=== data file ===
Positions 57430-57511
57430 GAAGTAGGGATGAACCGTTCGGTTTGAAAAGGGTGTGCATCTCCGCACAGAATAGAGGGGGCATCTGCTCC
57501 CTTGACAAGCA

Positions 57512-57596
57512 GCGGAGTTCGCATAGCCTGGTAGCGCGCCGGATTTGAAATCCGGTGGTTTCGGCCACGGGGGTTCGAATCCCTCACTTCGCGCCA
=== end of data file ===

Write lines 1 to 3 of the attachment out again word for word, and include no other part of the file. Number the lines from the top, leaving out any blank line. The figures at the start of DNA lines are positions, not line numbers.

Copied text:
Positions 57430-57511
57430 GAAGTAGGGATGAACCGTTCGGTTTGAAAAGGGTGTGCATCTCCGCACAGAATAGAGGGGGCATCTGCTCC
57501 CTTGACAAGCA